It was stored in Building 10 prior to being moved to Area 13 for final placement. The Project 57 shot was originally scheduled for early April, but was pushed back several times. Personnel at Watertown were undoubtedly evacuated before the shot in case of unfavorable winds that could spread plutonium over the airbase, or an unexpected nuclear yield. Evacuation must have been terribly inconvenient to flight test and training operations at Watertown. According to declassified documents, most of the delays were due to unfavorable weather conditions. Finally, on the morning of 24 April, the signal was sent to the detonator, and the warhead's high explosive charge destroyed the weapon. Although there had been no obvious atomic explosion, a three-man team in protective clothing was dispatched to determine whether or not any beta or gamma radiation hazard existed from a partial nuclear yield.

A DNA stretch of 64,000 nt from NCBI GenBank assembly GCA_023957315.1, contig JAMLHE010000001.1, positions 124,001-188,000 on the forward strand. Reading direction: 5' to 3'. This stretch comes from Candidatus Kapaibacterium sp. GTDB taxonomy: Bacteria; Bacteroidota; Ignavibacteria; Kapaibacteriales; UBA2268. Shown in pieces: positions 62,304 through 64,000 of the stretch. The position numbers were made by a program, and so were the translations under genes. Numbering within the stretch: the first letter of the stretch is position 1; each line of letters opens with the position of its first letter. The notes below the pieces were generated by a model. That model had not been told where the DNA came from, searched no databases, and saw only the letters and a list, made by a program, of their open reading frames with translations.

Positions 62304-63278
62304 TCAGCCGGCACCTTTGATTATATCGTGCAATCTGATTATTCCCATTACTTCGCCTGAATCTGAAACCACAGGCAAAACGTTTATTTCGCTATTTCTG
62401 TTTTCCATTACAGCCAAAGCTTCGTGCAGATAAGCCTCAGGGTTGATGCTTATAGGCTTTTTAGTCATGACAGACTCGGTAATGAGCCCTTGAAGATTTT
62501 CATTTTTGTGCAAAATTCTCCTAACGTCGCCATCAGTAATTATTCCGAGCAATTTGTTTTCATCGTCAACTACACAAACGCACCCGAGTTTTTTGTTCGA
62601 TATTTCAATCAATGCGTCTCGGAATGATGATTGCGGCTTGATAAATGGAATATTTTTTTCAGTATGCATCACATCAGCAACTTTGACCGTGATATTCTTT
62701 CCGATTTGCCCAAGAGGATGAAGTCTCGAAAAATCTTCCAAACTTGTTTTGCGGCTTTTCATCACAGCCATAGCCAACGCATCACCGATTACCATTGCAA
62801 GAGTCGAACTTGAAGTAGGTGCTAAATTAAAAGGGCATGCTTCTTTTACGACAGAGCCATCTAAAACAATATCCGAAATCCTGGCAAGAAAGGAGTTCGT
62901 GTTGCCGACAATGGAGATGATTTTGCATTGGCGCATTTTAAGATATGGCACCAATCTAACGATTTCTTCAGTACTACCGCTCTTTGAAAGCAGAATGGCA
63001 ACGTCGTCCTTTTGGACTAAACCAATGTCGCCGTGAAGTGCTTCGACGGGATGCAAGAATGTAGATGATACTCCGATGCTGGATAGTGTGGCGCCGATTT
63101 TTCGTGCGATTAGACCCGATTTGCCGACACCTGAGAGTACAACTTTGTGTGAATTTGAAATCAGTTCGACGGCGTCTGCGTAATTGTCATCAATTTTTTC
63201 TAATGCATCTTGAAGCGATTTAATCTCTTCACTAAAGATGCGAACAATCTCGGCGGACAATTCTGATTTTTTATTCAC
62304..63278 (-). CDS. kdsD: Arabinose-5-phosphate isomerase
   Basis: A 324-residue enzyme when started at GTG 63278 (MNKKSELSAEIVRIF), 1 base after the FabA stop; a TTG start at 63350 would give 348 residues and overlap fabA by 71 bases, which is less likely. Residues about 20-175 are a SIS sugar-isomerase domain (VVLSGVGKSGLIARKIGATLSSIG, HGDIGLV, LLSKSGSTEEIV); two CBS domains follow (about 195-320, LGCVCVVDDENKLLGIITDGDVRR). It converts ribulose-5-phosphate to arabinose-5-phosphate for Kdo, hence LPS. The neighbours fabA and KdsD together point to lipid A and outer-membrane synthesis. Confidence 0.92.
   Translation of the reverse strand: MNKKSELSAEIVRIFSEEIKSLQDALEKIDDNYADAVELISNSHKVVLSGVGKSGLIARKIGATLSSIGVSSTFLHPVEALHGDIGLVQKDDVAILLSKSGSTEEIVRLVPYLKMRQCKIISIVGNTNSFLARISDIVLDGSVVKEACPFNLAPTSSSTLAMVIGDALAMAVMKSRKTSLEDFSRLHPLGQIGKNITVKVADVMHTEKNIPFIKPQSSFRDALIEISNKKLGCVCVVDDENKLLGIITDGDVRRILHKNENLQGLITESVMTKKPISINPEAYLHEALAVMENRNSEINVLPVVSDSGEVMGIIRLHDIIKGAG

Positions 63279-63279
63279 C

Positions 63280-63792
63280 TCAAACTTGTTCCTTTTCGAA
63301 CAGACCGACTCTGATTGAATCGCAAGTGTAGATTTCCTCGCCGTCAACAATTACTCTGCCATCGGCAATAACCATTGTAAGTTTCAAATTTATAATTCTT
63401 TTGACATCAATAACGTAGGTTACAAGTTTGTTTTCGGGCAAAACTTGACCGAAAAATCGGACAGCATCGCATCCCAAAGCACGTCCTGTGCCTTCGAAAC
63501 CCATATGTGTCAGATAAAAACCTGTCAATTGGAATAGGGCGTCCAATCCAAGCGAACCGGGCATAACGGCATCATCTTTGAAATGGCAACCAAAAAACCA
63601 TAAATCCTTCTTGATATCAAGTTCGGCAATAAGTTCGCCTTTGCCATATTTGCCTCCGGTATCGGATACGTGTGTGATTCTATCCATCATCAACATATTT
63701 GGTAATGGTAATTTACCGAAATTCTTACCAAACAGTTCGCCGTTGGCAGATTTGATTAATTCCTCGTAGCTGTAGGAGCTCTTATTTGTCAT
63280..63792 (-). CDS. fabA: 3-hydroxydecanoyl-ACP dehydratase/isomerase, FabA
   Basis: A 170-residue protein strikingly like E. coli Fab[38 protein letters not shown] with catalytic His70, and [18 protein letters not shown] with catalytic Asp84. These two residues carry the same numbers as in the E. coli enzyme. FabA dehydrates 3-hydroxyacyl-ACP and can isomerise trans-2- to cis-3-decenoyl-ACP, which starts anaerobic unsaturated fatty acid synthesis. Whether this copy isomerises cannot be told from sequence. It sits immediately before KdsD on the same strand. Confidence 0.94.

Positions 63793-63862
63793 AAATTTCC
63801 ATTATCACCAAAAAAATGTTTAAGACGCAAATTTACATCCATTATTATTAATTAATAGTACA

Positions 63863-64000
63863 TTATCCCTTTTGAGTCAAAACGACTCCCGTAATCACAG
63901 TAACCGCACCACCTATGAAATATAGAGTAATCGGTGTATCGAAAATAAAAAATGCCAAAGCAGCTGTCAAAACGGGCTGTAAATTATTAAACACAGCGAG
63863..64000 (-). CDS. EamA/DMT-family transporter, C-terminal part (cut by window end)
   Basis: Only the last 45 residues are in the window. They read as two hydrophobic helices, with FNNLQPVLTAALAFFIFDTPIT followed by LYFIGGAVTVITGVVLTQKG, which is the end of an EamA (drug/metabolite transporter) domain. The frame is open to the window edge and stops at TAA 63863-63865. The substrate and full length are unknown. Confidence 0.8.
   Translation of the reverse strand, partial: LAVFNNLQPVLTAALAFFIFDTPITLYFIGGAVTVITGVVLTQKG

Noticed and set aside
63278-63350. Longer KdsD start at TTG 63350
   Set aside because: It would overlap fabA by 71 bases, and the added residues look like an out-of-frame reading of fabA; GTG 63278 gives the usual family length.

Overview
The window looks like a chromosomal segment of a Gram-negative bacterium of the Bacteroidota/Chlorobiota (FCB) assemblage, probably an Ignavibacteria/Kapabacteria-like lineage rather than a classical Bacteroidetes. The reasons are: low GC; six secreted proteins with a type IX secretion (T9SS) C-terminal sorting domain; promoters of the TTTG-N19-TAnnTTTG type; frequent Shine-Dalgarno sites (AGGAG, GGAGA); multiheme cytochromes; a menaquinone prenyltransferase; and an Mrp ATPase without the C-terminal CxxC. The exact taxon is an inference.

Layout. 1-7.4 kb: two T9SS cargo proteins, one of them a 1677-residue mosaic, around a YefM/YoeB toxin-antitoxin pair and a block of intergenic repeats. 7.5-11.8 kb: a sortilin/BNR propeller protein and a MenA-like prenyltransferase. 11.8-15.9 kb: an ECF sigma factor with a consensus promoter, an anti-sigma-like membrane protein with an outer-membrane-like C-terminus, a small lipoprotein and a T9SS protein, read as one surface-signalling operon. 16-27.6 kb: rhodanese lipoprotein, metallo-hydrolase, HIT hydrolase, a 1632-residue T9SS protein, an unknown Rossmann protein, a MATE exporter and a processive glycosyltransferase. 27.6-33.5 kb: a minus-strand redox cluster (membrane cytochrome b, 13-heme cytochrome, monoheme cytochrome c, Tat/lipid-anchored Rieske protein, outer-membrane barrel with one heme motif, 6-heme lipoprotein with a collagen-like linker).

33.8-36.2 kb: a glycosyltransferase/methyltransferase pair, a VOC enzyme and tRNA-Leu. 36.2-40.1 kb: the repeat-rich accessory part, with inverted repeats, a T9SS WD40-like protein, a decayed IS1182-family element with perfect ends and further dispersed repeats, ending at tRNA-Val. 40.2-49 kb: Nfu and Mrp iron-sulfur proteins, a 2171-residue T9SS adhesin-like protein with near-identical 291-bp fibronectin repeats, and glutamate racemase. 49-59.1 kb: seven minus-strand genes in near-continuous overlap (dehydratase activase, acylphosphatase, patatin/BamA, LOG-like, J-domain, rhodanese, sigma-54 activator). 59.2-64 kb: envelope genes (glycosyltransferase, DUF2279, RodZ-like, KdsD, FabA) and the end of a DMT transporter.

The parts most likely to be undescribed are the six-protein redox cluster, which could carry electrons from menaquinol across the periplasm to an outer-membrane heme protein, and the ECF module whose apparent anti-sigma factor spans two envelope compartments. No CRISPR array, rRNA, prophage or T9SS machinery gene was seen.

There was none, but all personnel entering the area were required to wear full protective suits and respirators to shield themselves from alpha radiation emitted by plutonium.
This Russian satellite image shows Area 51 and Area 13. Groom Lake is about three miles long from north to south. Ground Zero for the Project 57 plutonium dispersal test was located five miles northwest of the edge of Groom Lake.
Several isotopes of plutonium (Pu) are typically found at safety experiment sites: Pu-238 (with a half-life of 89 years), Pu-239 (24,300 years), Pu-240 (6,600 years), and Pu-241 (14 years). Pu-239 is the most abundant. The decay of Pu-241 produces an americium isotope, Am-241, which emits gamma rays and has a half-life of 432 years.